By Mark Evans

Summary: When a startup is acquired, it attracts a lot of attention. But how does it reflect a startup’s higher calling?

Facebook’s $19-billion acquisition of WhatsApp is astounding on many levels, which will make every one of the WhatsApp’s 55 employees incredibly wealthy.

But here’s the thing: WhatsApp’s success from a user and financial perspective is a massive fluke. It’s like winning the lottery. In fact, it’s a longer shot than winning the lottery.

higher callingWhile the deal is being slice and diced from all angles, it also raises a key question facing many startups: ¬†what is your startup’s higher calling other than dreaming about a seven, eight, nine or 10 figure acquisition?

Does your startup have a higher calling other than simply building a product to fill a need and establishing a viable business?

At the end of a long day, what keeps an entrepeneur excited about getting up the next morning and doing it all over again?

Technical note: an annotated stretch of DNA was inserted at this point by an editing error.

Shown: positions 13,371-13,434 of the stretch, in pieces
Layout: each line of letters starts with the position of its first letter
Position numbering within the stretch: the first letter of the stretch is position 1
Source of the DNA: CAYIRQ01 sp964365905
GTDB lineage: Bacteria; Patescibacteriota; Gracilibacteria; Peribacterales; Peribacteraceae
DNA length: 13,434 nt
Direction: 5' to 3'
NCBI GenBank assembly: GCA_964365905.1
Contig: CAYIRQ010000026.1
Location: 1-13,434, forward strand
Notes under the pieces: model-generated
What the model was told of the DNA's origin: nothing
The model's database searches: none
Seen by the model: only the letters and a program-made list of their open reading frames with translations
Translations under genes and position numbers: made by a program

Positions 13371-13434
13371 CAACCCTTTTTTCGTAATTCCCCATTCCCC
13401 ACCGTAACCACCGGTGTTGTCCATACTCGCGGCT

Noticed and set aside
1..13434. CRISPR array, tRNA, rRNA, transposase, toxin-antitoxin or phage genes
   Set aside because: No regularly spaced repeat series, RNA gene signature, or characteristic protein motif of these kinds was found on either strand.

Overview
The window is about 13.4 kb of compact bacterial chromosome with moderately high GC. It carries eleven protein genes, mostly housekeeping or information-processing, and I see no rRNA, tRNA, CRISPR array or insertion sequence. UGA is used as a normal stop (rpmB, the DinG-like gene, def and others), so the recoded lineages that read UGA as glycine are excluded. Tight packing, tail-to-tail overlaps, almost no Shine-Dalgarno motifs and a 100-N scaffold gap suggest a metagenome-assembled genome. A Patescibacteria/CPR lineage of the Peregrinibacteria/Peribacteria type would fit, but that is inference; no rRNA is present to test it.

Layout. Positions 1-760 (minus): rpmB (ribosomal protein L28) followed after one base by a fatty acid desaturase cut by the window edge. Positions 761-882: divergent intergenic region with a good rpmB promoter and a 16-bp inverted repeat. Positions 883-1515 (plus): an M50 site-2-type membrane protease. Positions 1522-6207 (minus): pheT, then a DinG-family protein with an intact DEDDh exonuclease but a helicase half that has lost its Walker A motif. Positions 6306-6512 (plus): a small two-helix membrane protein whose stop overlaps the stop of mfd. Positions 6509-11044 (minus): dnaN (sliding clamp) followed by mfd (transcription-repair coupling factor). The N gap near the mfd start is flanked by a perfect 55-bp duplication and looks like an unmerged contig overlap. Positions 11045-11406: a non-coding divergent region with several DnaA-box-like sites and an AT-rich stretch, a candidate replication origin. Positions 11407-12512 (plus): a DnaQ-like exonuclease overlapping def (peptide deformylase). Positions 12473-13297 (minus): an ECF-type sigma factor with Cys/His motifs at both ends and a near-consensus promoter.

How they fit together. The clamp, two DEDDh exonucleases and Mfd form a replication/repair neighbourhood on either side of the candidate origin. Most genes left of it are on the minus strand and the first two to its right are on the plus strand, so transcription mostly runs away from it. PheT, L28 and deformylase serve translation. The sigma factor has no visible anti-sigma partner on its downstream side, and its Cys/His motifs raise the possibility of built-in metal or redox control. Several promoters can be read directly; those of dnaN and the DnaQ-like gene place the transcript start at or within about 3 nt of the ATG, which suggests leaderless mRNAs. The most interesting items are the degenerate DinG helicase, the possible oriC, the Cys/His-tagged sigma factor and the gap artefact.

Whether they know it or not, many entrepreneurs are driven by a higher calling, even though the dreams of being snapped up by Google or Facebook are shinier and sexier.

The willingness to embrace the risk and volatility of a startup often begins with the need to solve a problem, fill a need or make the world a better place.

At the same time, being an entrepreneur is an all-consuming, immersive, exhausting and intoxicating experience. Getting acquired or even getting financed is a bonus given the real focus is building a business that attracts customers.

Many entrepreneurs keep going because they’re motivated and inspired by a vision beyond finances. If they get acquired, that’s a huge bonus but it’s not what gets someone to plunge themselves into a startup.

What do you think? Are entrepreneurs driven by a higher calling or the prospects of Facebook knocking on their door one day?